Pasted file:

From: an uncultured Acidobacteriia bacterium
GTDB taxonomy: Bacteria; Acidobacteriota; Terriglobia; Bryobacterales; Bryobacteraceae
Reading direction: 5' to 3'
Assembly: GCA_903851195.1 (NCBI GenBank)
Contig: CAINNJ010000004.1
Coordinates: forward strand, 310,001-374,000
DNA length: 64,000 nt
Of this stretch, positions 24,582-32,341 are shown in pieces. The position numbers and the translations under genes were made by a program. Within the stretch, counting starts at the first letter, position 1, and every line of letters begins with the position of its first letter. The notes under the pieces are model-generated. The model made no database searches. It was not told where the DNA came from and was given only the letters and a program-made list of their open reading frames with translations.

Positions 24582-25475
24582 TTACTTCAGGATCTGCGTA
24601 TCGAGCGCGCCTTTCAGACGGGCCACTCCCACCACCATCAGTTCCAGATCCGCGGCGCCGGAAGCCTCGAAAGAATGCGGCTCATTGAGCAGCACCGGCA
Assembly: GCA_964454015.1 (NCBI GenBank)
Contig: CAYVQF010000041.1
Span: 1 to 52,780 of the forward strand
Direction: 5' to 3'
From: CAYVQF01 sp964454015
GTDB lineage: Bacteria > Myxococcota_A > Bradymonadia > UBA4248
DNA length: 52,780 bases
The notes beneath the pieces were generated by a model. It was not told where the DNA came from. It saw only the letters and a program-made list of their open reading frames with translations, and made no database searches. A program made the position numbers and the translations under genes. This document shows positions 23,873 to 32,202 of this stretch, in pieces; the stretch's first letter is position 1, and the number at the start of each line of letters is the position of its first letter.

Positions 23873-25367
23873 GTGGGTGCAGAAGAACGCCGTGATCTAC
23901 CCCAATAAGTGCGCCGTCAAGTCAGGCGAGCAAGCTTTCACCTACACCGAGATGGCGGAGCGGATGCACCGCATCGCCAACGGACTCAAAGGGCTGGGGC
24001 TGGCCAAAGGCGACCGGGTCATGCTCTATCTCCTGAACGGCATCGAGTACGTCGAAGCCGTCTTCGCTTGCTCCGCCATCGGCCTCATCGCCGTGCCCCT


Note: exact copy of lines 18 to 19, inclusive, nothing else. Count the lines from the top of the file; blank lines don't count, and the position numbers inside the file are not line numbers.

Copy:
DNA length: 52,780 bases
The notes beneath the pieces were generated by a model. It was not told where the DNA came from. It saw only the letters and a program-made list of their open reading frames with translations, and made no database searches. A program made the position numbers and the translations under genes. This document shows positions 23,873 to 32,202 of this stretch, in pieces; the stretch's first letter is position 1, and the number at the start of each line of letters is the position of its first letter.